Hopefully this is a one off attack and US foreign policy, and Trump’s attention, doesn’t get strangled by trying to figure out how to do the impossible and wipe every tear from every Syrian eye.

 

Ryan Care taught me one thing…

The collapse of Ryan Care was probably the first big failure of the young Trump administration (not counting the tweets-4D chess and all that). And to that, as on many things, I’m of two minds.  For all of its flaws, being able to block grant Medicaid funds to the states and capping its growth would be a major victory; a major reform of a major entitlement program.  Just that would have been a major administration accomplishment.

On the other hand…the bill was seriously flawed in virtually every other way and didn’t meet the President’s goal of providing coverage for everyone.  And even worse than the flaws of the bill, it revealed how amateurish the Republican House was.  It was like they had not even considered the idea of writing a health care bill until a few weeks ago.  And when they did, they repeated every bad Democratic mistake in doing it by keeping the bill writing secret to exclude… not Democrats but the real enemy; other Republicans.  And in fact, it was Republicans that ultimately killed their own reform plan.  Democrats just had to sit by and eat popcorn.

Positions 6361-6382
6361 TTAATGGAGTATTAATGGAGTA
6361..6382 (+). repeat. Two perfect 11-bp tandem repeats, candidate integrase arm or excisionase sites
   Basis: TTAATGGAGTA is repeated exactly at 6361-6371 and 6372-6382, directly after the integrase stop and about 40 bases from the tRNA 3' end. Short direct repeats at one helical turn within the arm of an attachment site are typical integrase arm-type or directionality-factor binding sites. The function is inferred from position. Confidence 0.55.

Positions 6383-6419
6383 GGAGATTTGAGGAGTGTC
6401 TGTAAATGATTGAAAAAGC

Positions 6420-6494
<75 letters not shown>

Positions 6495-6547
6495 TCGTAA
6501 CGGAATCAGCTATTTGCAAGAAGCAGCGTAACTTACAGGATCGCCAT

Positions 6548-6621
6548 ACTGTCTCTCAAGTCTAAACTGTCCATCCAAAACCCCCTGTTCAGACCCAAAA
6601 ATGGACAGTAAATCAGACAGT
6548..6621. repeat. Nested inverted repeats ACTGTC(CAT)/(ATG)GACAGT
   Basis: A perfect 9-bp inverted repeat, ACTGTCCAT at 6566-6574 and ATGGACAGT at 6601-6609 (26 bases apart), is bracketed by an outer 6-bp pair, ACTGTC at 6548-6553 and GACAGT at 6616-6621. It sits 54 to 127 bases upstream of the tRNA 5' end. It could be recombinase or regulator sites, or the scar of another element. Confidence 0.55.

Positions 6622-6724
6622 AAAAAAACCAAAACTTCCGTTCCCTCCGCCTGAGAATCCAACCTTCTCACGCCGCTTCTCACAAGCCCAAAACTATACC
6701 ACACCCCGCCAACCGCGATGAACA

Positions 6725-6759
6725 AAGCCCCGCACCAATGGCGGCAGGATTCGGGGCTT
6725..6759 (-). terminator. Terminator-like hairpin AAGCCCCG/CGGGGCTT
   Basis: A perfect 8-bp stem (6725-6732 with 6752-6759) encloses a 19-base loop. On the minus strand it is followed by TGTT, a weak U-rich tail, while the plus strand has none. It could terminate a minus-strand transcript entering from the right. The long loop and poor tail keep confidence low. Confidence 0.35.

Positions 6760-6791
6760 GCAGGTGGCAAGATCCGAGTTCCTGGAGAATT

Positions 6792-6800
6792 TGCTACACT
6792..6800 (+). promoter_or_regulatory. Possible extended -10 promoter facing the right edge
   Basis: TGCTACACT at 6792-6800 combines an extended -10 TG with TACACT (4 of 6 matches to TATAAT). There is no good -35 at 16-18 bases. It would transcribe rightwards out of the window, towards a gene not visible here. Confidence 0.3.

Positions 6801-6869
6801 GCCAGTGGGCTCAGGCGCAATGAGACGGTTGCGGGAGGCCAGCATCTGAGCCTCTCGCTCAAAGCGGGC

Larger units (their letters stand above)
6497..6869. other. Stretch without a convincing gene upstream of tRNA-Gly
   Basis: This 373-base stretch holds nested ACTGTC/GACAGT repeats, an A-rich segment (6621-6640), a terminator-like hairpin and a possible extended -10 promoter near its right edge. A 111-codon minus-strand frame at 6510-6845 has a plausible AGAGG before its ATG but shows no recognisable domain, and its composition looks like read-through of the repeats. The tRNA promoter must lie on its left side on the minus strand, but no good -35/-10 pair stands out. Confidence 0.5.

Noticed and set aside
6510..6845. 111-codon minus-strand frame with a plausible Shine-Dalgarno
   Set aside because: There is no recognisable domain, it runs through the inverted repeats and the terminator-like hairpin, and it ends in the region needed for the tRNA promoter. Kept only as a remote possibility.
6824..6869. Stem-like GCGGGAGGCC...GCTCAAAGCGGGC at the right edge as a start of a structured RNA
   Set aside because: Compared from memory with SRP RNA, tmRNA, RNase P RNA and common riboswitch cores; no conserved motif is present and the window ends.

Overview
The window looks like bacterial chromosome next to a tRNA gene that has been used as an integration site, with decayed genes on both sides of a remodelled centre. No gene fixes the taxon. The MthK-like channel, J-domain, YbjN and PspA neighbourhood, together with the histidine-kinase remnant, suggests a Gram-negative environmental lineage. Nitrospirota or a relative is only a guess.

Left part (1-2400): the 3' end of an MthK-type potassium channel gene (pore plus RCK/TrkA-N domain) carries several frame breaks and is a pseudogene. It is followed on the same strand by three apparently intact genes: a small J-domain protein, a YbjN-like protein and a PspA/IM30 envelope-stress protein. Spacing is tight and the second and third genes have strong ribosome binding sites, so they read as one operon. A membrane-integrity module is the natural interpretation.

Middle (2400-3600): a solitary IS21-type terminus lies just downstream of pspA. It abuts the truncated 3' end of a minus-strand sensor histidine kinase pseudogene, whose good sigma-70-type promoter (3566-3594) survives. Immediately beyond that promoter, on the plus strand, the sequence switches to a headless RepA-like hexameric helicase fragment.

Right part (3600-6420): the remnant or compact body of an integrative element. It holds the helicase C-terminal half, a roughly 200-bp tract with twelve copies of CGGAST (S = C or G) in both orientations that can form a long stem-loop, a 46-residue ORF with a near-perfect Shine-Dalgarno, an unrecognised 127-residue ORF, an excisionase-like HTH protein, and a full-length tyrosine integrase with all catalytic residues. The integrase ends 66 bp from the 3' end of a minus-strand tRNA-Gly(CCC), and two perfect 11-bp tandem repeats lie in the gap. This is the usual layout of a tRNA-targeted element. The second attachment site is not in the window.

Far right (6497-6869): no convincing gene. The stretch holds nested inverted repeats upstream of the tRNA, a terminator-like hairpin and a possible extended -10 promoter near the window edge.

This of course, is yet another example of why the GOP has the amply deserved moniker of the stupid party.  Democrats usually have a handy bill just sitting on the hard drive of Democratic Congressional servers just waiting for a crisis.  You know, so they cannot waste it.  School shooting?  Just hit print and run out to the House floor waving a fully written Gun Control bill, “for the children.”